In this study, we investigated the effects of inulin and GOS, two oligosaccharides known to regulate bacterial metabolism, on colibactin using two pks+ E. coli strains. The effect of supplementation with iron, a known colibactin regulator [20, 21], was additionally assessed. Finally, the effects of inulin and GOS on colibactin-related genotoxicity were evaluated using the adenocarcinoma cell line Caco-2.



Inulin was purchased from Sigma Aldrich (Missouri, USA) and GOS from Carbosynth (Compton, UK), and were prepared as stock solutions of 80 mg/mL. Ferrous sulfate (FeSO4) was purchased from Sigma Aldrich and 100 mM stock solutions were prepared.

Bacterial strains and growth conditions

E. coli strains used in this study: control strain pks- E. coli K-12, which is colibactin-negative (ER2738, New England BioLabs, New York, United States); the murine pks+ E. coli NC101 strain (a gift from Dr. Christian Jobin, Cancer Microbiota & Host Response, UF Health Cancer Center, University of Florida); and the engineered E. coli Nissle 1917 (EcN) strains carrying a chromosomal translational fusion consisting of the promoterless luxABCDE construct and the promoter of one of the four genes clbA, clbB, clbQ or clbR [7]. Frozen bacterial glycerol stocks were grown in lysogeny broth (LB) (Wisent Inc., Québec, Canada). For experiments, bacteria were grown at 37 °C, shaking at 150 rpm in standard minimal medium (M9). For infection of Caco-2 cells, bacteria were grown in Eagle’s Minimum Essential Medium (EMEM) (Wisent Inc) at 37 °C at 150 rpm.

Cell culture and in vitro infection

The human colonic adenocarcinoma cell line Caco-2 (ATCC® HTB-37™) was a gift from Dr. Petronela Ancuta, (Department of Microbiology, Infectiology and Immunology, Université de Montréal). Short Tandem Repeat (STR) analysis for Human Cell Line Authentication was performed using the GenePrint® 10 system (Promega, WI, USA) at Genome Québec, Canada. Cells were monitored for mycoplasma contamination using the ABC PCR mycoplasma detection kit (Applied Biological Materials Inc., BC, Canada). Cells were grown in EMEM supplemented with 20% fetal bovine serum (FBS) (Thermo Fisher). Cells were maintained in 75 cm2 culture flasks at 37 °C in a 5% CO2 (v/v) incubator in a humidified atmosphere.

Growth curves and luciferase measurements

E. coli strains from glycerol stocks were grown in LB at 37 °C at 150 rpm overnight and then sub-cultured at 1/100 dilution in M9 medium. For growth experiments, 1 × 107/100 μl of bacterial cells were inoculated in a transparent 96 well plate (Sarstedt, Nümbrecht, Germany) and were grown with shaking at 37 °C. Bacterial growth (OD600nm) was assessed at every hour. For luminescence measurements, 1 × 107/100 μl of bacterial cells were inoculated in a white 96 well plate (Greiner Bio-One, Kremsmünster, Austria) and were grown with shaking at 37 °C. Light emission (luminescence (count/s) expressed as relative light units (RLU)) was recorded every hour in parallel with OD in a Spark® multimode microplate reader (TECAN, Québec, Canada).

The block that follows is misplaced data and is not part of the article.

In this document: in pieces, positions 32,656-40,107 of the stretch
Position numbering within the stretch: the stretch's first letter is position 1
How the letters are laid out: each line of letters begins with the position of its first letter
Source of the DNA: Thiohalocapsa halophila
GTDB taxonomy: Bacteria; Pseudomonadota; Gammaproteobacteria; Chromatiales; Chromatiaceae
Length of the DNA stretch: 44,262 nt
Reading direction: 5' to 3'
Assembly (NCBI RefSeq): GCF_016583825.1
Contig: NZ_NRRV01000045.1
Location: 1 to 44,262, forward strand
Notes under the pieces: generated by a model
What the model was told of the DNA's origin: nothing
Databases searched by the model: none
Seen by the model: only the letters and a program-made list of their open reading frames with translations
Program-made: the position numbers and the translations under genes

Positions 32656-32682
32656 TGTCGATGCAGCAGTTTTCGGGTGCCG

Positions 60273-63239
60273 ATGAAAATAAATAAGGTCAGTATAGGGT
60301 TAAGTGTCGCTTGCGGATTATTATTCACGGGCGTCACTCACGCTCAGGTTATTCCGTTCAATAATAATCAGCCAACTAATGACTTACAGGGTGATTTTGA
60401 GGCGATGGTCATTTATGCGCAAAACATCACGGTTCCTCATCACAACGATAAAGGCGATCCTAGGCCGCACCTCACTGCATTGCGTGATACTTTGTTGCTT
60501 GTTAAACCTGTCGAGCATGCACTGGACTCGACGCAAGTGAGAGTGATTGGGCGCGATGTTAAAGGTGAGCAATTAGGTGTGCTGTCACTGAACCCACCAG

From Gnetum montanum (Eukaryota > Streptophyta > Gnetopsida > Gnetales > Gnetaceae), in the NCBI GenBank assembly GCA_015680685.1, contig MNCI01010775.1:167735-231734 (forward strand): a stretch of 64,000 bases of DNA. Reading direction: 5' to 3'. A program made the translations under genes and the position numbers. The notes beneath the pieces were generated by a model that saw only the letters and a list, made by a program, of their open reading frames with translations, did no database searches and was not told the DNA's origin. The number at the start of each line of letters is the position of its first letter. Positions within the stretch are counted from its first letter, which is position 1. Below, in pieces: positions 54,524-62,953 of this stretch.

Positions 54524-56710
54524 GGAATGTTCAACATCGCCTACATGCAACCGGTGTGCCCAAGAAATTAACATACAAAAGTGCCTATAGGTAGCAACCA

RNA extraction and reverse transcription polymerase chain reaction (PCR)

Total RNA from E. coli NC101 grown in LB for 7 h was isolated, and contaminating DNA was removed using DNase I (Biobasic, Ontario, Canada) for 30 min at 37 °C, followed by RNA extraction using the Total RNA Mini-Preps Kit (Biobasic). Reverse transcription PCR was performed on cDNA reverse transcribed from 50 ng RNA using the High Capacity cDNA Reverse Transcription Kit (Thermo Fisher). Real time PCR was performed using the enzyme PowerUp™ SYBR™ Green Master Mix (Thermo Fisher) using the RG 3000A R (Qiagen, Québec, Canada). Primers used are presented in Additional Table 1. Relative quantitation was performed using standard curves constructed from serial dilutions of PCR products [22]. mRNA expression for each gene was determined by direct comparison with the standard curve of the specific target generated in each PCR run. Expression levels of clbA, clbB, clbQ and clbR were normalized to 16S rRNA.

Megalocytosis assay